The Social Network

Written by  //  February 14, 2011  //  Media & Popular Culture  //  8 Comments

(Guest blogger Lekha’s back offering us her take on how that-facebook-movie will do at the Oscars)

Between the 500 million status updates reading, “Just watched that Facebook movie and it is awesome/totally untrue/misogynistic/loveXXX” and Zadie Smith’s review, it’s all been said, and then some. The only movie that I’ve spent more time reading about is “Inception” and its three million crackpot theories. So instead of another review about how this movie totez defines my(?) LOLtastic generation, how about we discuss its prospects at your office’s Oscar betting pool?

Let’s do the easy ones first: Aaron Sorkin is practically a shoo-in for the Best Writing – Adapted Screenplay Award. If nothing else, “The Social Network” (TSN) was a dialogue-centric movie. It didn’t underestimate its viewers and it didn’t come off like a bunch of guys wildly hypothesizing on what “smart folk probably sound like”. Sorkin has years of experience writing snappy, witty dialogue for the critically acclaimed TV show, “The West Wing“, and it really comes through in this movie. Besides, Sorkin was the one who wrote, “You can’t handle the truth!“. Give the man an Oscar already.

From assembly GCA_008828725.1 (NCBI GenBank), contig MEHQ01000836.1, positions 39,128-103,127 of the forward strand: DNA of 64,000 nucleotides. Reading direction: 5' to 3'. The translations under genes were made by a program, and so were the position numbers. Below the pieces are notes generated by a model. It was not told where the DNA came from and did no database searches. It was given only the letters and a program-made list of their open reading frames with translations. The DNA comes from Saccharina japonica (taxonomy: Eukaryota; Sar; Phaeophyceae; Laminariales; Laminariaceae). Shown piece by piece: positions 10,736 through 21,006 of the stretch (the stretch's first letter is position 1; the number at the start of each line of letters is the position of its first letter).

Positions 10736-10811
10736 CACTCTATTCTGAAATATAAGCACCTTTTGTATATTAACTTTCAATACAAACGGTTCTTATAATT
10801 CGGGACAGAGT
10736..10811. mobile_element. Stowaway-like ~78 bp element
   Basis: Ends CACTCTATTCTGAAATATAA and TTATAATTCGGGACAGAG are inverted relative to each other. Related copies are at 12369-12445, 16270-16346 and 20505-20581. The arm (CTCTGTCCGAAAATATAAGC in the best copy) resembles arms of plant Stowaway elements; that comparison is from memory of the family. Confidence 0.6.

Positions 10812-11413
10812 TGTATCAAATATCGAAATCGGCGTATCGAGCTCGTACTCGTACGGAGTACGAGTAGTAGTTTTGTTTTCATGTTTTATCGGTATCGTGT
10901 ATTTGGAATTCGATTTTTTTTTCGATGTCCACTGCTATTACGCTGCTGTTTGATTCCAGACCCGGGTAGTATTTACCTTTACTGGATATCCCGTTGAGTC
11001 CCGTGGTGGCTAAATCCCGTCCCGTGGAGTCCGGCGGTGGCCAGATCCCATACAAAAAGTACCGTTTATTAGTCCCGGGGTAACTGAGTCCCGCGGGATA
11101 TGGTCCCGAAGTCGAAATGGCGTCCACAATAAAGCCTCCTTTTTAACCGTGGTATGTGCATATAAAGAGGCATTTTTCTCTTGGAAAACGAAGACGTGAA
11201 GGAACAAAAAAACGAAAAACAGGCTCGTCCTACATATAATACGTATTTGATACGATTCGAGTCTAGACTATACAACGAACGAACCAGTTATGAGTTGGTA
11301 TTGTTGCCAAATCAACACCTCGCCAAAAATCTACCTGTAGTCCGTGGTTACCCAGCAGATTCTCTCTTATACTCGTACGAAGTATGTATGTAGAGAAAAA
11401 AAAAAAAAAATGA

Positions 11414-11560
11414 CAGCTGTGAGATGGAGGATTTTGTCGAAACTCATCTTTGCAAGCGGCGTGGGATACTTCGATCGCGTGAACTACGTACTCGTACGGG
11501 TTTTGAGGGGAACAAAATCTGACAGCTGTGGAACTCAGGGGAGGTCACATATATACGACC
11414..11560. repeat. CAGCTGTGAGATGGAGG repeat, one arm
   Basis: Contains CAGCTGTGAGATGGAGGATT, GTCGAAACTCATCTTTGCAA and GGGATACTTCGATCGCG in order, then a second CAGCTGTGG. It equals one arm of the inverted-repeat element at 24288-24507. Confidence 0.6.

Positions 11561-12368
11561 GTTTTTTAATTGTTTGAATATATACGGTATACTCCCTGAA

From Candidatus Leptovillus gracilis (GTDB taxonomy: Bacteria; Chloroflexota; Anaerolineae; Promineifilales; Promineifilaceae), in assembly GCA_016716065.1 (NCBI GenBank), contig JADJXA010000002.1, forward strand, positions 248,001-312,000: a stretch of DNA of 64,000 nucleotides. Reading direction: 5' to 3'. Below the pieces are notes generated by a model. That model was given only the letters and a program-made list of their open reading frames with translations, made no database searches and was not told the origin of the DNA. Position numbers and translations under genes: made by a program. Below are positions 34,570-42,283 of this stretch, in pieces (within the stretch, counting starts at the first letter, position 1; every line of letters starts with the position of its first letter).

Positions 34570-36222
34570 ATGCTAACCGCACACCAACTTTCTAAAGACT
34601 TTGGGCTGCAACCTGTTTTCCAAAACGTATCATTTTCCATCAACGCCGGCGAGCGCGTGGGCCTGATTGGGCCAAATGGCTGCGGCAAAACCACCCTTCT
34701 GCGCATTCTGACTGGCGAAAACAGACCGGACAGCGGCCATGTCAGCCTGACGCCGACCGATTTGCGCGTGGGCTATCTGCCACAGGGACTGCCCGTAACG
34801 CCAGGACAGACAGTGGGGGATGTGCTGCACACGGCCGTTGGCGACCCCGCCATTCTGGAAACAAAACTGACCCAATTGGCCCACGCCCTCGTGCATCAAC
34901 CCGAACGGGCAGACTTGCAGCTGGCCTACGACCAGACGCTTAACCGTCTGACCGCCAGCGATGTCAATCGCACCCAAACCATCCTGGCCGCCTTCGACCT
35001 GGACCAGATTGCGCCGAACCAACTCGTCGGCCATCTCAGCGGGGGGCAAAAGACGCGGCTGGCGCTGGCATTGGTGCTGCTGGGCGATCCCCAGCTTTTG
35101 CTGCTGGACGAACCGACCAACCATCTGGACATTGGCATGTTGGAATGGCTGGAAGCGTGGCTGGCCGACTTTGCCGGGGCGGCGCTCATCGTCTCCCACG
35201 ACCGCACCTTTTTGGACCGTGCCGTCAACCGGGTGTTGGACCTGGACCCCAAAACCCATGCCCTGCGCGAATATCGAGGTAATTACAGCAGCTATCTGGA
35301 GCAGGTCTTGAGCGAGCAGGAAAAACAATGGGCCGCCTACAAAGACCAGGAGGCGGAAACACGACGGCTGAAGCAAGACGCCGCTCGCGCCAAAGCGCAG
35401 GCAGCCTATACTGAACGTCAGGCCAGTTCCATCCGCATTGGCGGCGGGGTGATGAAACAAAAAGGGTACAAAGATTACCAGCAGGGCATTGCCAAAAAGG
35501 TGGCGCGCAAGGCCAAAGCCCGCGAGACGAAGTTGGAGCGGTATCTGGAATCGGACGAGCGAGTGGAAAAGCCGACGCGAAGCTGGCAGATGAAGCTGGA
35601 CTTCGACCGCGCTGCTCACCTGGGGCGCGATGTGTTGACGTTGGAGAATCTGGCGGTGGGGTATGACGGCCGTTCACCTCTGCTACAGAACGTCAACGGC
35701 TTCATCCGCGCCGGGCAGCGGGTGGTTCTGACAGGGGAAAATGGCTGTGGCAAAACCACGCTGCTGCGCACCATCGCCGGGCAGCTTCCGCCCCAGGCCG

If it were up to me, I’d give the Best Cinematography award to “Inception” just for the zero gravity fight scene. Otherwise, it’s a close call between Black Swan and TSN. Despite being a movie about entitled computer nerds, TSN was a visually stunning movie, especially the (now much-talked about) Henley Royal Regatta scene. But “Black Swan” just had more opportunities to showcase creative artistic devices and moody lighting, what with all the beautiful women looking scared/ flitting gracefully across the set.